The arc of history continues to bend toward justice.
First, the U.S. Supreme Court spared Edith Windsor from having to pay taxes on her partner’s $4.1 million estate in a widely hailed breakthrough for civil rights.
Now the U.K.’s Office of Arms has eased the plight of the more traditionally privileged. From now on the landed gentry, hereditary nobility, and other bearers of heraldic arms who wish to enter into same-sex marriages can combine their coats of arms in a heraldically correct manner:
The text of a ruling by the Kings of Arms dated 29 March 2014
We, Garter, Clarenceux and Norroy & Ulster King of Arms, do rule, ordain and decree as follows:
(1) A man who contracts a same-sex marriage may impale the arms of his husband with his own on a shield or banner but should bear his own crest rather than the crests of both parties. The coat of arms of each party to the marriage will be distinguishable (1) by the arms of the individual concerned being placed on the dexter side of the shield or banner and (2) by the crest (when included). When one of the parties to the marriage dies, the survivor may continue to bear the combined arms on a shield or banner.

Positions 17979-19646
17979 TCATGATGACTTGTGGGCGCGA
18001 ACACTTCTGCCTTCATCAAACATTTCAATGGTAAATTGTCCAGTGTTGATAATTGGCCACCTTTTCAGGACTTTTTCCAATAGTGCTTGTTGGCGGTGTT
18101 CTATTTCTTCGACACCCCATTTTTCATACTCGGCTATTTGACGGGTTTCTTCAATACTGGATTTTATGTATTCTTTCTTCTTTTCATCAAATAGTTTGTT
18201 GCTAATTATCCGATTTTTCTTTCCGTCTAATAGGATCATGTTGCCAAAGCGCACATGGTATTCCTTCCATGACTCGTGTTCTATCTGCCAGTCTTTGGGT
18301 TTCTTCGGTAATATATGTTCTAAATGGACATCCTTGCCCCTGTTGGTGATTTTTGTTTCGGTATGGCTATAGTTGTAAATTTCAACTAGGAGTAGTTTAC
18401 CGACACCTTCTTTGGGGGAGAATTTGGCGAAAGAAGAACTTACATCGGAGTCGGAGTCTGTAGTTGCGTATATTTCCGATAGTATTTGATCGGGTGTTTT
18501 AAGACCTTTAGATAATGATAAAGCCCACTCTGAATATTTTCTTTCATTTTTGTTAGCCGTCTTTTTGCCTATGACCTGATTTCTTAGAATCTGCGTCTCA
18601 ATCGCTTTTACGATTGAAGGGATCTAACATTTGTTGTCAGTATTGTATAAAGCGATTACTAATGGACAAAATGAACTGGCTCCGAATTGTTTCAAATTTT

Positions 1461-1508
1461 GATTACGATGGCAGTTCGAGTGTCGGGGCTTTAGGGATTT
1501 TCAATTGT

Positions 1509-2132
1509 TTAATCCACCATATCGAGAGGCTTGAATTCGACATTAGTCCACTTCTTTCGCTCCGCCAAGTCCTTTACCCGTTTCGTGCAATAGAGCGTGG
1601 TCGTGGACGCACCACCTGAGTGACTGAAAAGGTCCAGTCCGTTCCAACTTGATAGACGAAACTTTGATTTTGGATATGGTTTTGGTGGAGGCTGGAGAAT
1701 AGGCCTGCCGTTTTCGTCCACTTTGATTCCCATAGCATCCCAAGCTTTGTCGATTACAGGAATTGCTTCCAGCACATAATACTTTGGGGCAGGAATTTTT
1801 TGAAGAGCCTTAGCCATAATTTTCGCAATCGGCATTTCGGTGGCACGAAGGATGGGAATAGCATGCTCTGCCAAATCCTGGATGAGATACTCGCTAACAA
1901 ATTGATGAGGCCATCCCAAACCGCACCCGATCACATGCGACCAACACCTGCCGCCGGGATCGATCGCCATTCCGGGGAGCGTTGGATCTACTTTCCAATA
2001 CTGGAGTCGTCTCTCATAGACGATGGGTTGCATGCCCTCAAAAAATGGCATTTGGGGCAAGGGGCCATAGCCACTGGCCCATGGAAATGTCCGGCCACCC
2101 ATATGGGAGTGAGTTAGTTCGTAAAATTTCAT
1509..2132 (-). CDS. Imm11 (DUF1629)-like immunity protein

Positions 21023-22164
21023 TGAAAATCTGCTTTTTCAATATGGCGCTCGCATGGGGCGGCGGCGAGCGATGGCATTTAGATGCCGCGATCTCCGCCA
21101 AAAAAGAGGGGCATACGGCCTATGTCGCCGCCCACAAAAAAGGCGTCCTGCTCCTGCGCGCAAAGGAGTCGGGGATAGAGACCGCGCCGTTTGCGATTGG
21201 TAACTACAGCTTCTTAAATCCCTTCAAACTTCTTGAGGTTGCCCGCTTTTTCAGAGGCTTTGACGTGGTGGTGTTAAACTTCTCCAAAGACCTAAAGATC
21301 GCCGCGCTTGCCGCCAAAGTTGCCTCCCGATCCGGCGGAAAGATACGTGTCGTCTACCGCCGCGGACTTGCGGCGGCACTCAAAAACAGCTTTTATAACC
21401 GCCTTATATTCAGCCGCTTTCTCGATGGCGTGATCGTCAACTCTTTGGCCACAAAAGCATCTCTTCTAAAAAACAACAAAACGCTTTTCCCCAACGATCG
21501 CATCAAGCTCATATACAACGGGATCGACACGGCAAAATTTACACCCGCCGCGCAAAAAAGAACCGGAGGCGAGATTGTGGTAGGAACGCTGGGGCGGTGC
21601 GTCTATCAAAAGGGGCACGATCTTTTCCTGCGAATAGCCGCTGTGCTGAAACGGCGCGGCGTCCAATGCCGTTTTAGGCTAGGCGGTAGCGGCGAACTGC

(2) A woman who contracts a same-sex marriage may bear arms on a shield or banner, impaling the arms of her wife with her own or (in cases where the other party is an heraldic heiress) placing the arms of her wife in pretence. The coat of arms of each party to the marriage will be distinguishable by the arms of the individual concerned being placed on the dexter side of the shield or banner (or displayed as the principal arms in cases where the other party is an heraldic heiress whose arms are borne in pretence). When one of the parties to the marriage dies, the survivor may bear the combined arms on a lozenge or banner.
(3) A married man will continue to have the option of bearing his own arms alone. A ruling of the Kings of Arms made on 6 November 1997 allows a married woman to bear her own arms alone differenced by a small escutcheon. That will continue to be the case but the addition of the mark of difference will forthwith be optional.
Thomas Woodcock, Garter
Patric Dickinson, Clarenceux
H Bedingfeld, Norroy and Ulster
It’s been a long time coming . . .